RTHK' s The Works focuses on Hong Kong's arts and cultural scene. The Works features news and reviews of visual and performing arts, design, literary and other “ works ” .
The freedom to say or express what you think is important to most of us. Perhaps to few more so than artists. It’s hard to imagine a thriving art scene without it.
A number of events in the past few weeks have left many worrying about how much the space for free speech in Hong Kong is narrowing. In October, the government refused a work visa to Financial Times Asia news editor Victor Mallet. The decision is widely seen as retribution for chairing and defending a talk by Hong Kong National Party convener Andy Chan at the Foreign Correspondents’ Club. The political group had not been banned at the time. Last Thursday, Mr Mallet tried to enter Hong Kong again, this time as a visitor, and was refused entry after several hours of questioning. The day before, Chinese dissident and exiled writer Ma Jian had said on Twitter that the Tai Kwun arts centre was refusing permission for him to give two talks organised by the Hong Kong International Literary Festival on its premises. The arts centre later changed its mind. Mr Mallet’s off to an assignment in Europe, but he did say on social media that one of the things he’ll do in the days ahead is re-read George Orwell’s Nineteen Eighty-Four. Or he could even read Ma Jian’s new novel, “China Dream” which is itself set in a somewhat Orwellian world.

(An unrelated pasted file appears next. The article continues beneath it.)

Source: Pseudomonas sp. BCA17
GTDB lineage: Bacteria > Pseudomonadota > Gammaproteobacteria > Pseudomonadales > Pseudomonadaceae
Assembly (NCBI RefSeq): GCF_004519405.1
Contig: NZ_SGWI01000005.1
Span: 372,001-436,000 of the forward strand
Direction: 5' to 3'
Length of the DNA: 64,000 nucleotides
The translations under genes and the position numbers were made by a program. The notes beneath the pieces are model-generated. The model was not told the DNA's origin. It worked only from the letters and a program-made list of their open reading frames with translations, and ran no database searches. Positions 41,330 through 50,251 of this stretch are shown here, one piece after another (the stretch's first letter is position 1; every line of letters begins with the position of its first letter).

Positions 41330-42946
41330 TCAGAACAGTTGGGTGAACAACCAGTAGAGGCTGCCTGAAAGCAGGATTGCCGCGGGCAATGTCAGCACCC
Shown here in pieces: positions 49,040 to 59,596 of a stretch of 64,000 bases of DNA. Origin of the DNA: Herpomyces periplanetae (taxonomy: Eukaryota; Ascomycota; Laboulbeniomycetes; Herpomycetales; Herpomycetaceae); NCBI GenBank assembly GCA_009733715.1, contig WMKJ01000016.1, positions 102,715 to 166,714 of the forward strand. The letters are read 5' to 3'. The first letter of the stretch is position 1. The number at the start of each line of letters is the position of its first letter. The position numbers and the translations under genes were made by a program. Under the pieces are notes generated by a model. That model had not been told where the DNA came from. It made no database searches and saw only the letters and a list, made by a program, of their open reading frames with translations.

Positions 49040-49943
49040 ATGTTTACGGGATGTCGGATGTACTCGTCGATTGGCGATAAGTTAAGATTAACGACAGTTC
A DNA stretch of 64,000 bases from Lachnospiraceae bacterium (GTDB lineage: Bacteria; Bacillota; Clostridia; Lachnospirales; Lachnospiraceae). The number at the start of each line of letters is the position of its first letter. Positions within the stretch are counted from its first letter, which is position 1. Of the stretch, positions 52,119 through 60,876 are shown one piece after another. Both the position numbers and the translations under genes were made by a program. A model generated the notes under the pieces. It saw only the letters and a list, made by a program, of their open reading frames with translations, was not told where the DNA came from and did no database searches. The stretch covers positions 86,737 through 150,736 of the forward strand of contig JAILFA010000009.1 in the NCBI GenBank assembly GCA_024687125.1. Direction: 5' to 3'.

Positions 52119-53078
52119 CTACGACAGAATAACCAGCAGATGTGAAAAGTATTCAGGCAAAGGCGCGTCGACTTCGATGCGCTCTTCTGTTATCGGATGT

Now in its sixth year, the four-day Musicus Festival starts this Thursday. This year, it’s highlighting Nordic music, including folk tunes and pieces on the nyckelharpa, a traditional Swedish folk instrument. There’ll also be children’s concerts, classical music, and jazz. The guest performers come from as far afield as Romania, Germany, Italy, South Korea and Taiwan. The festival’s Artistic Director Trey Lee is here with guitarist Eugene Pao to tell us more.